Update on Ombudsman's investigation into public housing lockdownDate posted:
Ombudsman Deborah Glass has received nearly 150 complaints and submissions about the treatment of residents at 33 Alfred Street, North Melbourne, and other public housing towers during last month’s ‘hard’ lockdown.
“We are hearing very strong concerns about the lack of access people had to information, as well as to fresh air, exercise and medical supplies,” Ms Glass said.
“Even with Melbourne in Stage 4 lockdown, generally most people still have access to essential supplies, fresh air and exercise.
“It is important that we document and understand what happened and learn lessons from what occurred, so that in the future the human rights of public housing tenants are recognised as much as everyone else’s.”
Ms Glass said her investigation was focusing on the Alfred Street housing tower, which was placed in a form of lockdown for 14 days, looking at:
- how and why the lockdown happened
- the consequences for residents
- how the lockdown was managed in the days and weeks that followed - through a human rights framework guided by the (Vic).
To date, her investigation has received 89 complaints and 55 submissions from individuals and organisations, including via online discussions with affected residents, volunteers and community advocates.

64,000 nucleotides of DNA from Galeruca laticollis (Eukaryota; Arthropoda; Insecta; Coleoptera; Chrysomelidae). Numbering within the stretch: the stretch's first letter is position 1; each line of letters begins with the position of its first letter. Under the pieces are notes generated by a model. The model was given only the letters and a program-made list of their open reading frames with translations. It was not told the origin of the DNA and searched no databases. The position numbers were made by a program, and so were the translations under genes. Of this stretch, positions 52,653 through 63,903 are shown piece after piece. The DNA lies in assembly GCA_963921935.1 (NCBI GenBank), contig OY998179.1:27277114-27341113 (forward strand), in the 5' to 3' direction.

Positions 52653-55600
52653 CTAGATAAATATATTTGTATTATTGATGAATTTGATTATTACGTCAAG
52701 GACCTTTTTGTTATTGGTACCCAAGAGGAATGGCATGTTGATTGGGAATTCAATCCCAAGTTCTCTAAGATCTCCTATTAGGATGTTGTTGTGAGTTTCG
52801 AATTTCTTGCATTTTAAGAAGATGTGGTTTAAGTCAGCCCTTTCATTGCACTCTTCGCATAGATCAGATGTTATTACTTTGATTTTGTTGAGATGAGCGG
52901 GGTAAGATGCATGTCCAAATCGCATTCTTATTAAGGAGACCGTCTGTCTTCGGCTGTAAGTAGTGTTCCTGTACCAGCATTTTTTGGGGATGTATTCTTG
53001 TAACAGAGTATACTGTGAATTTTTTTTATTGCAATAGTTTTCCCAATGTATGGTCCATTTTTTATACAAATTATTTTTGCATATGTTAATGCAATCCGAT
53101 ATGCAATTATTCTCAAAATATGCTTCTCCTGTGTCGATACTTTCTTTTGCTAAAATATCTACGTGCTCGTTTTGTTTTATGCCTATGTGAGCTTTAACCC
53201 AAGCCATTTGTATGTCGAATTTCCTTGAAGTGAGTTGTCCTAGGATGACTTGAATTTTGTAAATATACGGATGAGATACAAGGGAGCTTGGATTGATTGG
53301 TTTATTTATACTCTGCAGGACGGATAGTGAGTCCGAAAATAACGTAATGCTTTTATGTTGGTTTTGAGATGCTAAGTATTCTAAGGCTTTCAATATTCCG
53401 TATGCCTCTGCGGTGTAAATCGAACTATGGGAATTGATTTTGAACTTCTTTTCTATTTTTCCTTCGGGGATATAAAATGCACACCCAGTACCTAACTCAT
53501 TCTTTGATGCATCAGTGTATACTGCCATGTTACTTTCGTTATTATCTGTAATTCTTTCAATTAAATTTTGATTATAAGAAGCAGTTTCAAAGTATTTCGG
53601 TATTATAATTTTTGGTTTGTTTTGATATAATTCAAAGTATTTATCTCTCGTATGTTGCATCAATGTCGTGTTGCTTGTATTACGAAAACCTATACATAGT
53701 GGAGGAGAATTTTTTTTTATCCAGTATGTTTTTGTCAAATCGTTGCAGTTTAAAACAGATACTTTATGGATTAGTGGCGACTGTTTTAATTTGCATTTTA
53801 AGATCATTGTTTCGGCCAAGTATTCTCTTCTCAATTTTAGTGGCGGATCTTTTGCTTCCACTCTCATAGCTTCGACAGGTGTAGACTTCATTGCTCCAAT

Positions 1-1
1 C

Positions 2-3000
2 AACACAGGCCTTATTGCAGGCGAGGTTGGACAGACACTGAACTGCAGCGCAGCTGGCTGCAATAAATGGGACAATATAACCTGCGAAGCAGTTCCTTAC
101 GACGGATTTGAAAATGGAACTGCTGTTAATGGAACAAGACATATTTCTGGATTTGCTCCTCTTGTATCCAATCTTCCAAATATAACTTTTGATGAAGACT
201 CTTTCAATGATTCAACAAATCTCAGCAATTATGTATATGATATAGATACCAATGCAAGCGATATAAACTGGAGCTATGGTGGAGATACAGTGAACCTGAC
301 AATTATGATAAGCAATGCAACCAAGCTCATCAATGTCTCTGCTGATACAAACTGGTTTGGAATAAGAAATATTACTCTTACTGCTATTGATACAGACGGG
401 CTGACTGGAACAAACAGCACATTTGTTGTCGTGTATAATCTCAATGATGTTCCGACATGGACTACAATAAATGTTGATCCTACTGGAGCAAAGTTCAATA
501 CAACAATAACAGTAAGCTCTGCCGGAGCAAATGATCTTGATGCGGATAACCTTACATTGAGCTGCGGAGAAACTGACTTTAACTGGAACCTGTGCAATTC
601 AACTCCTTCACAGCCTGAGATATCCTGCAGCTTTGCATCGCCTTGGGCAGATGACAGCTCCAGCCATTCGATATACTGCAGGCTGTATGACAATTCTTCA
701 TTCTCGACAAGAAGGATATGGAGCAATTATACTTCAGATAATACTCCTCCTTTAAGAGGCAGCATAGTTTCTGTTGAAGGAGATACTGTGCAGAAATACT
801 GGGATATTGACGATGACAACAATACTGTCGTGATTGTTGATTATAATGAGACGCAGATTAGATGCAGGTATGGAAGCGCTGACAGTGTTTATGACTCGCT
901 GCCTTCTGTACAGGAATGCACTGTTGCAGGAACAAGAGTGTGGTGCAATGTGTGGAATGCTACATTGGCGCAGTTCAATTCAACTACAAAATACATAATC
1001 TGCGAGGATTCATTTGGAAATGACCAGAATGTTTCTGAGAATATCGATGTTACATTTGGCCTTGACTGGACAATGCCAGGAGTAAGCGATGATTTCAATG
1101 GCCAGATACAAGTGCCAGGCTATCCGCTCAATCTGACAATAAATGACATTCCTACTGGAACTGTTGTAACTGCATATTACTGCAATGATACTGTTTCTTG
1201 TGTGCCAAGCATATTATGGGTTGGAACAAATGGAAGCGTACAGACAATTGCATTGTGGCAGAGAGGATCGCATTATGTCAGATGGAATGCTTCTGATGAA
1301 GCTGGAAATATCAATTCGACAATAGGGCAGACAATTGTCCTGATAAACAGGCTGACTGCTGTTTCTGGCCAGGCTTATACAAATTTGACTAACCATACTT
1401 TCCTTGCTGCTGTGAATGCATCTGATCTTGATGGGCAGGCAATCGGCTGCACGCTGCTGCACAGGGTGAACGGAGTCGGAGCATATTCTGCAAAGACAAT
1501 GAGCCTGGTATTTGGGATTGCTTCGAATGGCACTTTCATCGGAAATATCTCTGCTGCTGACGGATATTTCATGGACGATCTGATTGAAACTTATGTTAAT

The investigation is continuing to receive and analyse information and records from the Department of Health and Human Services (DHHS). Ombudsman staff are also meeting weekly with DHHS senior officials and continue to receive information about ongoing infection control and other preventive health measures across the inner-Melbourne public housing estates.
Ms Glass said her office would continue to accept submissions from anyone affected until Friday 28 August 2020.
People can make submissions by:
- calling 9613 6222 (between 10am-4pm Monday-Friday)
- contacting us via an interpreter on 131 450 (between 10am-4pm Monday-Friday)
Ms Glass thanked people and organisations who were assisting public housing residents in making submissions. Her investigation is accepting submissions in any language, and can arrange interpreters where needed.
Ms Glass is not available for further comment at this time, as the investigation is ongoing.